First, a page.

We parked just before the turn off for South Reedy Point Rd. Immediately, upon crossing the highway, we were greeted to the sounds of calling KING RAILS. The birds were quite vocal. Around 3-5 King Rails were calling in the marsh at about 4:00AM, and there would still be two King Rails calling there when I made a stop on the way home around 10:00AM. It was quite extraordinary to listen to these birds calling back and forth, and even more so to hear them later on in the light of day. After a prolonged visit with the King Rails, we went back to the Thousand Acre Marsh. In no time at all, we were able to get Sam the birds he had missed. The highlight of this excursion was a fairly excited SORA, though we seemed very lucky to hear VIRGINIA RAIL at all this time. Fearing daylight’s approach, we then made our way to Grier’s Pond. Neither rails nor moorhens called from that area. We also didn’t hear any Least Bitterns, and we didn’t see any American Beavers. However, we did have an interesting encounter with a mammal out that way. A medium-sized mammal swam up to the near shore of Grier’s Pond while we stood on the roadside. At first, someone identified it as a Beaver, but it was too small and lacked the flattened paddle-shaped tail. I thought it was a Muskrat at first, but then it was pointed out to me that the rodent seemed too big for Muskrat. I took a second look. The animal did indeed have a hairless rat-like tail, but it wasn’t laterally flattened like a muskrat. In addition, it was big: too small for beaver, but too big for muskrat. It was easily twice the size of the typical muskrat. Then I looked at the head; the snout was long and rectangular, like a narrow shoebox, too long for muskrat or beaver. Both those mammals also have a rounded look to the head. The shape of the head put the final piece of the puzzle into place: this was a NUTRIA. The Nutria was a life mammal for everyone on the trip. Immediately after we got over the joy of seeing a species we’d never before encountered in the wild, we turned to contemplating how unfortunate it actually was to have this destructive invasive exotic species showing up in New Castle County, DE. I knew that Nutria had infiltrated southern Delaware, but I had no idea they had expanded their range so far north.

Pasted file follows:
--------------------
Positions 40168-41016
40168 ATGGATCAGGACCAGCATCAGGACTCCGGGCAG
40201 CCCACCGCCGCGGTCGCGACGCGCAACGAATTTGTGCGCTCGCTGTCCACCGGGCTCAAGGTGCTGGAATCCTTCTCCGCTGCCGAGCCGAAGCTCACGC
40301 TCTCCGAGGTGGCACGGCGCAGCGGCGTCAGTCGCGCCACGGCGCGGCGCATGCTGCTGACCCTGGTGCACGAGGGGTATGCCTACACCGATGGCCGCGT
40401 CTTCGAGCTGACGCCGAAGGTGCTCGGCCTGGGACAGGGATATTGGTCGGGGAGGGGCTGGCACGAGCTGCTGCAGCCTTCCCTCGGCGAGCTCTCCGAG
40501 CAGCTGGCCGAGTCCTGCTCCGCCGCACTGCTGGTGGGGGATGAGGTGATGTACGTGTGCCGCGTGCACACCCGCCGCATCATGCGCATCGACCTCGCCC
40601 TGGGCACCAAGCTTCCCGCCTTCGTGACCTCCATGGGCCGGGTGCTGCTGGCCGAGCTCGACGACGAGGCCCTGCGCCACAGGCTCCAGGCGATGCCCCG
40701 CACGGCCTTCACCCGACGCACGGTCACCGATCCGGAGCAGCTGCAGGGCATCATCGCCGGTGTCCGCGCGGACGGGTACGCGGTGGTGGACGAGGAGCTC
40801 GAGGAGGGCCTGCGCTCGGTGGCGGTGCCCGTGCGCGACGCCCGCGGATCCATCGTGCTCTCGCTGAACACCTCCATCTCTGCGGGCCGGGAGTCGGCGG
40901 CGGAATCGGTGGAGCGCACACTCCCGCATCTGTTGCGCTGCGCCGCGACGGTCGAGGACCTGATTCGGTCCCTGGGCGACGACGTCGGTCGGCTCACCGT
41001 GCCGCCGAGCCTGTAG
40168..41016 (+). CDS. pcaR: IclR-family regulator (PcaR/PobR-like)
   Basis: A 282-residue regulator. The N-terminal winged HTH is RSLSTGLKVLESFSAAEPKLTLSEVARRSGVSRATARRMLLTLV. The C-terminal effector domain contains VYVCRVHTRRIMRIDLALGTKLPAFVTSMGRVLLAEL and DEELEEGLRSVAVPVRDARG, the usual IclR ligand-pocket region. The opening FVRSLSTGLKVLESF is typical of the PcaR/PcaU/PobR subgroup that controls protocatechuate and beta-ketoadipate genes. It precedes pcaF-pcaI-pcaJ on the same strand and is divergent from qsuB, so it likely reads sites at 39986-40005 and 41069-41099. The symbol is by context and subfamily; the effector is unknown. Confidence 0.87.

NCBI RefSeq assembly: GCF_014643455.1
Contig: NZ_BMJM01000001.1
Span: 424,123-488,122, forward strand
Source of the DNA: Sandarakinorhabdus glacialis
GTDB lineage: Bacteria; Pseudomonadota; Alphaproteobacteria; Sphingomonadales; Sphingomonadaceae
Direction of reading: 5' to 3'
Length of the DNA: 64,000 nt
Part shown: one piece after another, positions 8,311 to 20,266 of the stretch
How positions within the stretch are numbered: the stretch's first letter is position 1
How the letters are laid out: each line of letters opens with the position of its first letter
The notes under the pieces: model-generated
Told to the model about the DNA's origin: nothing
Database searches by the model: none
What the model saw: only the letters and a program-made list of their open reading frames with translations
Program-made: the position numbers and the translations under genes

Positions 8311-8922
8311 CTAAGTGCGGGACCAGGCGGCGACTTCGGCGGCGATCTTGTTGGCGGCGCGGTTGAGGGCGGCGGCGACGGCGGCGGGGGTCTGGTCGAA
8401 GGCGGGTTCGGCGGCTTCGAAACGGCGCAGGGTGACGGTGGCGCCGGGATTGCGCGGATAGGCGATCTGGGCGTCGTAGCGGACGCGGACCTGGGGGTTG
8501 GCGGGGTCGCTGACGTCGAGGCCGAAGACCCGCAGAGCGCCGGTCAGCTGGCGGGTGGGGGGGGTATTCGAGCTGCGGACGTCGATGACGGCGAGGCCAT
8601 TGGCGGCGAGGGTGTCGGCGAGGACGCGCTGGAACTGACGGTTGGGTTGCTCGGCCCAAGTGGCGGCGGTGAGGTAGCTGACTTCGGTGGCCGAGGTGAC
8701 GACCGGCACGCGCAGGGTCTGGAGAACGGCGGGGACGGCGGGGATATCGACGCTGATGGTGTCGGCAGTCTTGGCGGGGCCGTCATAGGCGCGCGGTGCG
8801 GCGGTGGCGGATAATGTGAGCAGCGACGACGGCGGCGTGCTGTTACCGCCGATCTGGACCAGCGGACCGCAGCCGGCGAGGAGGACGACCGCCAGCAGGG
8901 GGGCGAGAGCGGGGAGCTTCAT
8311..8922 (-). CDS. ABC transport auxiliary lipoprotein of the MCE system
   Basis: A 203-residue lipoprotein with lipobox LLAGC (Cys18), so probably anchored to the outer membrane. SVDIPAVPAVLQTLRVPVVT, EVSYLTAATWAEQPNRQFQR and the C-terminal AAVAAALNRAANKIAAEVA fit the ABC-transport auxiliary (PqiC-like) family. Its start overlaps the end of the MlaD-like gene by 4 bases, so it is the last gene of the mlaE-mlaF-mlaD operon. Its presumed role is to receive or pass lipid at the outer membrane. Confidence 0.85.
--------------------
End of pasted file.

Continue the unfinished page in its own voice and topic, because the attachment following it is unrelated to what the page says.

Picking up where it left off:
Soon afterwards, the sky began to lighten and the chorus of birds picked up, adding Northern Flicker, American Robin, Mallard, American Crow, Fish Crow and more to the list until the diversity of song was mind-blowing. It was difficult to focus on a single species in the midst of all that singing. A pair of WOOD DUCKS and some GLOSSY IBIS flew overhead. We made our way back to the Reedy Point Bridge area and watched FORSTER’S TERNS, GLOSSY IBIS, GREAT BLUE HERON and GREAT EGRET moving past that area of the marsh. A Muskrat tinkered around the shoreline. LAUGHING GULLS, KILLDEER and GREATER YELLOWLEGS called, and YELLOW WARBLERS sang from the sides of the road. Win suggested we try Fort DuPont State Park for some land birds, and it seemed like an excellent idea.

A brief walk around Fort DuPont turned up some nice seasonal birds including GRAY CATBIRD, BARN SWALLOW, GREAT CRESTED FLYCATCHER, PRAIRIE WARBLER and BLUE-GRAY GNATCATCHER. A WHITE-BREASTED NUTHATCH called softly from the treetops. WHITE-EYED VIREOS sang from a number of hiding places, and a lone female PURPLE FINCH was perched on a bare branch. After completing our circuit of the park, we hit Augustine Wildlife Area near Port Penn. There we had 2-3 calling NORTHERN BOBWHITES, a shy RUBY-CROWNED KINGLET that most missed seeing and a pair of EASTERN PHOEBE. A GREEN HERON was the first of the year for most of us, and we saw a PIED-BILLED GREBE from the road. More GLOSSY IBIS flew past, and a few OSPREYS patrolled the skies. We listened to a COMMON YELLOWTHROAT singing right in the open on a tree near the path. Later, a very cooperative WHITE-EYED VIREO sang from a low tree, letting everyone get a good look at him. We returned to the Port Penn Visitor Center where we’d parked, added CHIPPING SPARROW and HOUSE FINCH to the list, and parted ways.

Bob and I went on to Augustine Beach, finding little of note there except a Mourning dove going through its courtship maneuvers. I left Bob to his breakfast, and headed home. I did stop again at the Reedy Point Bridge area, because I thought I’d seen some turtles from the road. That’s when I heard the King Rails still calling. I did see a nice Snapping Turtle wallowing in the mud of the Thousand Acre Marsh, but the turtles I’d stopped to see turned out to be rocks. Walking back to the car, I was treated to a small flock of PECTORAL SANDPIPERS heading towards the Delaware River, which was a nice ending for this excellent trip to the New Castle County marshes.